Showing off its large, angular head, a red diamond rattlesnake gets ready to strike. These snakes are typically docile and prefer to slither away rather than take a stand and fight.

Unlike the notorious western diamondback rattlesnake, red diamond rattlesnakes are calm with a very mild temperament. These snakes rarely bite and will try to slither under cover or into rock crevices and rodent burrows when they feel threatened.

Red diamond rattlesnakes also have one of the least potent venoms among all rattlesnakes. However, they can deliver a large amount of venom in a single bite, which can be fatal if not treated properly. Fortunately, red diamond rattlesnakes rarely bite, as retreating is their preferred defense against threats.

Interestingly, the venom of red diamond rattlesnakes increases as they age, so a bite from an adult snake has the potential to be much worse than that of a younger snake. Red diamond rattlesnake bites can cause massive swelling, discoloration, intense pain, nausea and vomiting, and blood disruption.

What Do Red Diamond Rattlesnakes Eat?

Although red diamond rattlesnakes can be dangerous, they do not hunt or actively seek out humans. These snakes eat mammals like woodrats, ground squirrels, and rabbits, as well as lizards, other snakes, and sometimes birds. They are ambush hunters that lie in wait for their prey to pass by before striking.

Other Record-Breaking Snakes

The discovery of a gigantic python was made by a team consisting of two scientists and an intern associated with the Conservancy of Southwest Florida.

This group, comprising Ian Bartoszek, Ian Easterling, and Kyle Findley, did not chance upon the python. Instead, they used a method that involves tracking male pythons with GPS devices to locate females.

Additionally, the Burmese python that was captured measured 18 feet in length and weighed 215 lbs (97 kilograms), making it so heavy that three adults were needed to hold it up in a photo. Each of the adults held around 70 pounds of weight.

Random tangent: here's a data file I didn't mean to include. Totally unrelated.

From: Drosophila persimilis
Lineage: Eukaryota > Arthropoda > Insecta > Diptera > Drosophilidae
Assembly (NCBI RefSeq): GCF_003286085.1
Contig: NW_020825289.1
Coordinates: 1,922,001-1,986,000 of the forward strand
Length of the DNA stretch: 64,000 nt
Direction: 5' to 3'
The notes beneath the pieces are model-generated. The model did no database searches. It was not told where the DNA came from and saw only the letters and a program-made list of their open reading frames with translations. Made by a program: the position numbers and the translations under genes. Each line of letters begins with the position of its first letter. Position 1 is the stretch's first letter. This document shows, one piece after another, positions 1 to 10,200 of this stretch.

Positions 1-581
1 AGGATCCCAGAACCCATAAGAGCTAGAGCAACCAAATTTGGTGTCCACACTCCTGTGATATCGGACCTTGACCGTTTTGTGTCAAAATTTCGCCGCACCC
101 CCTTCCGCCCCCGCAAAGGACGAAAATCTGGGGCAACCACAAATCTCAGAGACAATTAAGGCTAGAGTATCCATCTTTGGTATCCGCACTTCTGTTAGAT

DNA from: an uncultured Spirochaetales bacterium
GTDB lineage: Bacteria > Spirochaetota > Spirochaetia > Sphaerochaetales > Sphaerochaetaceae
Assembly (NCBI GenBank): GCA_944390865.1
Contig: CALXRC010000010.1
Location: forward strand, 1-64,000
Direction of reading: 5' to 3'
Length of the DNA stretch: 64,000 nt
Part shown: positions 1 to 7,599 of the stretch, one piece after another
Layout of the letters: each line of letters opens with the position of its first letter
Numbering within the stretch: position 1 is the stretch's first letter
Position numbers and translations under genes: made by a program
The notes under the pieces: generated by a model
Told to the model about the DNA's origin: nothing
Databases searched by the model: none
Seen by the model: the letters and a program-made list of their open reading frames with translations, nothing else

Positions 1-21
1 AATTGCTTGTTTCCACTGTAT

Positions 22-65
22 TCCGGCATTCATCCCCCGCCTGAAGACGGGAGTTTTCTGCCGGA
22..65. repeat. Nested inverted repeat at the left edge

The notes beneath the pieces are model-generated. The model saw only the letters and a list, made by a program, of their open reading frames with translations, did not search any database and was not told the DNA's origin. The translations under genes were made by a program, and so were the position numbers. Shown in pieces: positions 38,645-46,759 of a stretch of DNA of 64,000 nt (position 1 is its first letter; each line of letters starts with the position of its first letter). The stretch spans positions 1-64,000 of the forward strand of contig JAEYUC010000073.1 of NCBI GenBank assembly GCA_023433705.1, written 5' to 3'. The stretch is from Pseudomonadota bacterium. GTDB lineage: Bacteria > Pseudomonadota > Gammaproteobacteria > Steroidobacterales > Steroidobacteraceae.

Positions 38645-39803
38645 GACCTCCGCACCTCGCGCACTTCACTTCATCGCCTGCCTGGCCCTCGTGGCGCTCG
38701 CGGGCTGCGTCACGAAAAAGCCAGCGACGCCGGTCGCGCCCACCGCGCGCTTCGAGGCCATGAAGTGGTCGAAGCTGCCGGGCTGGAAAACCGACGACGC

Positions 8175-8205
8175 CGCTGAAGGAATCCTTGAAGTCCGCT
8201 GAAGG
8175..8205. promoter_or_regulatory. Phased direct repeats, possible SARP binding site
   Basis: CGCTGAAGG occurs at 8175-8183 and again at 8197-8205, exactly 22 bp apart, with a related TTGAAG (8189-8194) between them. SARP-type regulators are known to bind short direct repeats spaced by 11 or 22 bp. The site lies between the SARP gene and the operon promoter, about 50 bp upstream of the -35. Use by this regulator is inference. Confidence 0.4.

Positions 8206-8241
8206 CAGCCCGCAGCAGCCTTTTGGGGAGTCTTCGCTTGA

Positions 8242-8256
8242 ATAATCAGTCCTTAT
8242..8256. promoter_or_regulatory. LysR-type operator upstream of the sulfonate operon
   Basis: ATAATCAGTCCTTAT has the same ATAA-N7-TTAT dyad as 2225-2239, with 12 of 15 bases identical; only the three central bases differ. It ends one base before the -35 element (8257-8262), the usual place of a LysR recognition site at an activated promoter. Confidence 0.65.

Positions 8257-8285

While the find was extremely impressive, Burmese pythons are a type of invasive species that pose a threat to native wildlife by preying on them and also competing with other animals for food. This includes some endangered species, such as the Key Largo woodrat.

Discover the "Monster" Snake 5X Bigger than an Anaconda

Every day A-Z Animals sends out some of the most incredible facts in the world from our free newsletter. Want to discover the 10 most beautiful snakes in the world, a "snake island" where you're never more than 3 feet from danger, or a "monster" snake 5X larger than an anaconda? Then sign up right now and you'll start receiving our daily newsletter absolutely free.

Share this post on:
About the Author

Kellianne Matthews is a writer at A-Z Animals where her primary focus is on anthrozoology, conservation, human-animal relationships, and animal behavior. Kellianne has been writing and researching animals for over ten years and has decades of hands-on experience working with a variety of different animals. She holds a Master’s Degree from Brigham Young University, which she earned in 2017. A resident of Utah, Kellianne enjoys creating, exploring and learning new things, analyzing movies, caring for animals, and playing with her cats.

Thank you for reading! Have some feedback for us? Contact the AZ Animals editorial team.